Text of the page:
Originally our office in Kansas City, Kansas was in the Huron Building, and then we moved to the Post Office Building. The thing I can remember most about that move was I was supposed to get bids, which I did, and they ranged from $8 to $40. Well obviously I took the bid for $8, and three men came and worked most of the day moving the things from one building to another although it was just across the street. I was concerned by the fact that the three men had worked all day and the boss would have to get some money out of the $8. So I gave each of them $1 apiece so it wouldn't be quite so griping on them when they had to split up the $8.

Our work in the field consisted of employer contacts. We obtained a list of the employers in the various service areas from the unemployment people, and then it was our responsibility to get out and contact each of these employers. When you have nothing too much to say when you contact an employer except, "I'm the man from Social Security, if you have any problems with Social Security get in touch with me," well I had a little "corn" that I added to it simply because I had red hair then. And I'd say, "If you can't remember my name, just remember that guy in Kansas City, Kansas, with the red hair."

Sometimes it was sort of a little game that was interesting to me on how you approached people differently. To go in and say, "Hi, I'm Lupton from Social Security," that just didn't seem to me as though it was much of a game; you could say that to anyone. Just the same way today, if you go into an office or a store someone will say, "May I help you?" To me that would be boring. So I made a little game on how I could say things differently and how I could approach people differently.

We were supposed to issue information service pamphlets. Here again I found something, which to me was exceptionally interesting. I made some of the first contacts and I would say, "How many employees do you have?" They'd say, oh, "Twenty." So I'd count out laboriously 20 of the pamphlets and hand them to the man who owned the outfit to distribute to the employees. Unfortunately the next time I came back I found that he still had the 20 pamphlets on his desk. So then I tried a little bit of what I suppose you'd call mob psychology or psychology of some kind and I would ask him "How many employees do you have?" And if he'd say, "I have 25," I'd say, "Oh, gee, you know, we've had such a demand for this pamphlet that I can't give you 25 but I can give you 10 and maybe you can pass them around." And believe it or not, usually before I left the office somebody had come in to pick up a pamphlet to start reading it.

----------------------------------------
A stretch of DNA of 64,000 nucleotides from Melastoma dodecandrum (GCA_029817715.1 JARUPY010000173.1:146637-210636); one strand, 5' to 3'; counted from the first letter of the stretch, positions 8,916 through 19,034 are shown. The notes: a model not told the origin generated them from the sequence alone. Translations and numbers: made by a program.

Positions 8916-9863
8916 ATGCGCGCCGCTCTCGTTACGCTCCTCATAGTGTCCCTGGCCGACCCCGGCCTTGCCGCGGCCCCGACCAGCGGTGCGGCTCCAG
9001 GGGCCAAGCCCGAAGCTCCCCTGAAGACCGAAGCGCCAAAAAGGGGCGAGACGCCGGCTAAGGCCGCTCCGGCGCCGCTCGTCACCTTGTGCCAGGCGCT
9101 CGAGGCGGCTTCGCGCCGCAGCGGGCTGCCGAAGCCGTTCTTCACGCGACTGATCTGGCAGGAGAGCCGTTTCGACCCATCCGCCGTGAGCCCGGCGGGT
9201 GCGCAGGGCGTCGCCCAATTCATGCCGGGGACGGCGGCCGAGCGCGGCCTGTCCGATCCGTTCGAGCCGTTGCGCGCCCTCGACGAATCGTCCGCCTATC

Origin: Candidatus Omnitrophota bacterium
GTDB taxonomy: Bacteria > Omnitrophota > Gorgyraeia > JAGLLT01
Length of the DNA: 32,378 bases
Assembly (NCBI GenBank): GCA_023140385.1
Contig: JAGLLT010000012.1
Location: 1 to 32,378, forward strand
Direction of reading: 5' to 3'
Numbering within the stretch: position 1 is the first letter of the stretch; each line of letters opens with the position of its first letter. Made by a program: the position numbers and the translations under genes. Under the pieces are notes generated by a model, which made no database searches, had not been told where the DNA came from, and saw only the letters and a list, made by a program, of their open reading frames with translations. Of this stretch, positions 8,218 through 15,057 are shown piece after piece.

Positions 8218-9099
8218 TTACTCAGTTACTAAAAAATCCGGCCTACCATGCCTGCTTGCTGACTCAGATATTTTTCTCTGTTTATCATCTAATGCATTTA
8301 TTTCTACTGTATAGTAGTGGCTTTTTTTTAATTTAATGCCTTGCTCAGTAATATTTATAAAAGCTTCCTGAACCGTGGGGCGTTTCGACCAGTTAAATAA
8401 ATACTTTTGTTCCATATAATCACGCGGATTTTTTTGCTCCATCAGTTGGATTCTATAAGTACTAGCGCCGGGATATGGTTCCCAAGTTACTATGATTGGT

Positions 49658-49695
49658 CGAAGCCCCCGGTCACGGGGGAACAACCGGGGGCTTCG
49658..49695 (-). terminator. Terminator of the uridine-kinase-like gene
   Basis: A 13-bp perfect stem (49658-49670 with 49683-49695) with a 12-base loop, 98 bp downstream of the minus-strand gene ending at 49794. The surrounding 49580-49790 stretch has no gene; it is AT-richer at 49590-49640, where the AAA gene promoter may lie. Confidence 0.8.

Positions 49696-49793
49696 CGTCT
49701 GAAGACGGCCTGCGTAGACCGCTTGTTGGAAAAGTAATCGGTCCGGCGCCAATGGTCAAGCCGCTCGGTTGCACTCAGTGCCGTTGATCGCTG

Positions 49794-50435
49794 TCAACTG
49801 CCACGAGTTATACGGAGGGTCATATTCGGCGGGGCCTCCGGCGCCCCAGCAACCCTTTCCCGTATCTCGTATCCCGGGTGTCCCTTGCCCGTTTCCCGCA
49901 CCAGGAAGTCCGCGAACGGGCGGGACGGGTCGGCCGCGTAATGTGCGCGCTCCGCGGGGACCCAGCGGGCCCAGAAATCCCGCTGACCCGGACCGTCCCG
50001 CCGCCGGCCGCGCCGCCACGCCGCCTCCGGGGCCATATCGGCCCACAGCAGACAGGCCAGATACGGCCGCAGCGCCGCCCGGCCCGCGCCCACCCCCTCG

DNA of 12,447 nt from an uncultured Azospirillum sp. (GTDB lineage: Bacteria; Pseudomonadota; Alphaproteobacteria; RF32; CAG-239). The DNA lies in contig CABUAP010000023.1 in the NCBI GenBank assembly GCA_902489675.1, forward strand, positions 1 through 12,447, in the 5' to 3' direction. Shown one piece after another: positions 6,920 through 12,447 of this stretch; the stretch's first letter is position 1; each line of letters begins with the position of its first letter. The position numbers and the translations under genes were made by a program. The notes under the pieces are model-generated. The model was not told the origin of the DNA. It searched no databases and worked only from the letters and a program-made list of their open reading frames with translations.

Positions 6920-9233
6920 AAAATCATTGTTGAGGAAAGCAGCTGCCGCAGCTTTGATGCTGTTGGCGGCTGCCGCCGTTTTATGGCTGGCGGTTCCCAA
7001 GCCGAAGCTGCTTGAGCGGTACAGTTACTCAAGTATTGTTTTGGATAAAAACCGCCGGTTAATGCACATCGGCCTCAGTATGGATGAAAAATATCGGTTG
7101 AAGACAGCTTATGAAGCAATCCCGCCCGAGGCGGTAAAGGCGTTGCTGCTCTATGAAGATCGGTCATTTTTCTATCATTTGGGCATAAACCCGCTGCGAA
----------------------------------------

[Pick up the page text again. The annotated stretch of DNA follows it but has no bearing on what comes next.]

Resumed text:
To me, the contacts were interesting because I learned more about the various types of businesses than I knew about the State of Kansas before, and I thought that I knew a considerable amount about them. For example, I learned that they had an egg-cracking plant. They had girls done up in nice white clothes and they spent all day long just cracking eggs, taking the whites from the yolks, and sometimes they added preservatives. The minute they got a 5-gallon can full, someone would come along and pick it up and take it into the refrigerator to be frozen immediately.

I've been down in the mines--the coal, lead and zinc mines down in southern Kansas. And I've been in all kinds of places. And to me, this is what made the job interesting. Sometimes I wonder why in the devil I ever came to Central Office, because working in the field was an interesting job to me. Today, the job of District Office Manager is one of the best jobs in the Social Security Administration.

One thing that was very interesting, again to me, was the fact that every so often employers would say, "Oh, this is just another one of these damn New Deal legislations; it isn't going to be any good. It probably won't last very long." Well I'd say to them you know, in our State of Kansas we have one Democratic Senator and we have one Republican Senator, and we have six Republican Representatives and two Democratic Representatives. And I have never known a Congressman from our State to be reticent about speaking their piece or voting the way that he felt. You know, all of the Congressmen from Kansas voted for the Social Security Act. And whenever I came up with this, no one ever questioned whether the Social Security Act would continue or be something worthwhile.